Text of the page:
I’d like to make a suggestion that the OpenType Variations spec defines a way to record whether an axis changes the font’s metrics. Of course, in principle any axis may change font metrics. But there are significant cases where an axis would not change metrics. Some that come to mind are:
1. Fonts with grades, e.g. Font Bureau Poynter
2. Fonts intended for layering and animation along axes, e.g. DJR Lab ; or an imagined version of FF Blur  with a Blur axis that offers different blur settings.
The advantage is that text does not need to be reflowed if the axis record asserts that metrics do not change. Such an assertion could be useful for users as well as text rendering engines.
For implementation in the spec, there seems to be a simple place, if the idea is a good one, that is: one of the flags in the VariationAxisRecord
for each axis, defined here:https://www.microsoft.com/typography/otspec/fvar.htm
Fonts built before this spec change would work fine, even if they could have had the flag set. Thus the flag should have 1 as the setting that asserts static metrics for the axis.
What problem are we trying to solve?
What scenarios would this be used in?
Who / what would be expected to use this information, and how?
1. The problem where a user does not know whether adjusting an axis will affect text flow, layout, pagination, etc.
2. A UI offering adjustments of: i. font grade, or ii. fonts potentially suitable for animating along an axis, or iii. fonts suitable for layering by means of setting various instances on top of each other.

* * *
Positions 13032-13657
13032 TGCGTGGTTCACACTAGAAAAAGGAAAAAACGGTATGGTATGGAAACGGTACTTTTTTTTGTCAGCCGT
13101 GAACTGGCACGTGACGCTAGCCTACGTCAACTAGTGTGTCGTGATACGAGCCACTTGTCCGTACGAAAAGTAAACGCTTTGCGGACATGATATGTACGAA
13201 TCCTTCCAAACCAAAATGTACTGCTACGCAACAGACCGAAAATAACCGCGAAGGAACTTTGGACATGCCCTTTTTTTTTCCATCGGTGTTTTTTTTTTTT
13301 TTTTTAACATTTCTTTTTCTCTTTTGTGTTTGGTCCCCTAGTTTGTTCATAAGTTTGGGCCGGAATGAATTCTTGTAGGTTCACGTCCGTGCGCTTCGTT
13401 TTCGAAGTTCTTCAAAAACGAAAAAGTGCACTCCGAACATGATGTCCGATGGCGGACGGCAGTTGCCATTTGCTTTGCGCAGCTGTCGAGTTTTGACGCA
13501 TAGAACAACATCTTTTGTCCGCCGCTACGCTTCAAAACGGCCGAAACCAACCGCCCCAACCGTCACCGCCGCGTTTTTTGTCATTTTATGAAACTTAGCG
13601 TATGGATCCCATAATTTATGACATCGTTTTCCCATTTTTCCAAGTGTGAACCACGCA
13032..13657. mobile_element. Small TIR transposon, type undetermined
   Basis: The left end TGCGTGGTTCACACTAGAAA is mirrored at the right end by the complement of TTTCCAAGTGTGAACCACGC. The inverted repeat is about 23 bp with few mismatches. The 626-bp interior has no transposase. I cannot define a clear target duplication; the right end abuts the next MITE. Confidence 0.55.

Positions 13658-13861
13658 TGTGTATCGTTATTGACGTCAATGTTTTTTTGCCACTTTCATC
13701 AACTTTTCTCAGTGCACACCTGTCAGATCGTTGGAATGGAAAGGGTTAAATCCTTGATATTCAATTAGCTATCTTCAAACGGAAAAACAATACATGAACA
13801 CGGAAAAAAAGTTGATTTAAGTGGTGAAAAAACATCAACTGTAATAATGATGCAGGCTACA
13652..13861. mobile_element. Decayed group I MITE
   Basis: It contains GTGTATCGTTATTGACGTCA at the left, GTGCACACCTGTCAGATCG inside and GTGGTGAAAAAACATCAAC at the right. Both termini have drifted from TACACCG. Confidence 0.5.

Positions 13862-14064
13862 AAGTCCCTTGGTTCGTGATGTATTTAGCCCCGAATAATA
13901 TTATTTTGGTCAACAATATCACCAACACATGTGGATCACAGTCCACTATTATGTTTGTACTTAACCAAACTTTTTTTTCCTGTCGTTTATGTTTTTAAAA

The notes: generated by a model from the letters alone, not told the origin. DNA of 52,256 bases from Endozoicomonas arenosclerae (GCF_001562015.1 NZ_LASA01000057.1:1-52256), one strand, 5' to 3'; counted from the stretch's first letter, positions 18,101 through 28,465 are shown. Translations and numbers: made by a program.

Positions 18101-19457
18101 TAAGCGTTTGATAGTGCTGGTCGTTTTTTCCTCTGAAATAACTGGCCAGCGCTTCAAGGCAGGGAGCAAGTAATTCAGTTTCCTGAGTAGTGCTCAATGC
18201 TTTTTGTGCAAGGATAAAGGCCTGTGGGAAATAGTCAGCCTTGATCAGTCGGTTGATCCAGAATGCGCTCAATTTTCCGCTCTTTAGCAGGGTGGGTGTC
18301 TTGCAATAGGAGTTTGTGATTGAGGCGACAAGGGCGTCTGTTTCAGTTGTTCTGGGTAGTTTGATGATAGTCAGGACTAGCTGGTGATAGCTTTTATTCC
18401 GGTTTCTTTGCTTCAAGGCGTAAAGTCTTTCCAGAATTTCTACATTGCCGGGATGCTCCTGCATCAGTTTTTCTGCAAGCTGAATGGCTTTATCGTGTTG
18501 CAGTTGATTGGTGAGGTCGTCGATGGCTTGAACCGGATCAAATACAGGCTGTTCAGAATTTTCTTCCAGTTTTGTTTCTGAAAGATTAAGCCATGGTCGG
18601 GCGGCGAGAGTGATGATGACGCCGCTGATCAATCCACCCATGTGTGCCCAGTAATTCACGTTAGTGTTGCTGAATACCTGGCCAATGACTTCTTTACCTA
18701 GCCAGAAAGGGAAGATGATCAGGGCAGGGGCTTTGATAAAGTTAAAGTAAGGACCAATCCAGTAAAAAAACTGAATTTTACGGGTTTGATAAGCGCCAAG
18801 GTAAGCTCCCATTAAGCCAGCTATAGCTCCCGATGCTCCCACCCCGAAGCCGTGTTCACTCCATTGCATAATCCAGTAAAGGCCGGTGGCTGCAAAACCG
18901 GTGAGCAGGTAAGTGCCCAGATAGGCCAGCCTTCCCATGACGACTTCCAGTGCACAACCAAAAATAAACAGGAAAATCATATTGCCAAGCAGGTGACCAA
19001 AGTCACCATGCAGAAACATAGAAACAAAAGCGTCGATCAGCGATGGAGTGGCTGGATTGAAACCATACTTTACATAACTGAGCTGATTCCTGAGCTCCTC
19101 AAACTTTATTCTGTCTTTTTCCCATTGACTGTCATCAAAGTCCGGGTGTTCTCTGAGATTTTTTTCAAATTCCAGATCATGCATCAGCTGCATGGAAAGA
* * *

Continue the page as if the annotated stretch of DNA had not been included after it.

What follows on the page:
3. In the case when the flag is set, an app’s UI can indicate to the user that it is “safe” to adjust the axis: that there would be no reflow.
BTW the relevance of uniwidth is not at all limited to display. People often change their mind about some attribute of a long text setting after a point they want to avoid reflow.
But if a font tool has such an option for an axis, both in terms of helping a font maker to work with static widths on that axis and generating a font that ensures widths on that axis are static,* then a flag within the format is only potentially useful to an application that wants to cache advance widths (which was the point of the monospaced flags). Given that, independent of the axis with static widths, the widths might be adjusted by even the smallest variation along another axis, I doubt that metrics caching is going to be a significant concern for layout engines supporting variable fonts.
*As I try to imagine the design process of a variable font in which one or more axes maintain static widths relative to non-static metrics in other axes, I'm convinced that tool-level assistance is going to be vital.
Rewriting your rendering app to read flags from the font and check them when replacing text is a bigger deal than what you'd save by skipping a useless reflow.
Simon & John: I was thinking about this as primarily of benefit to font users, just as the monospace flag benefits coders who wish to see a list of fonts ready for code editing apps.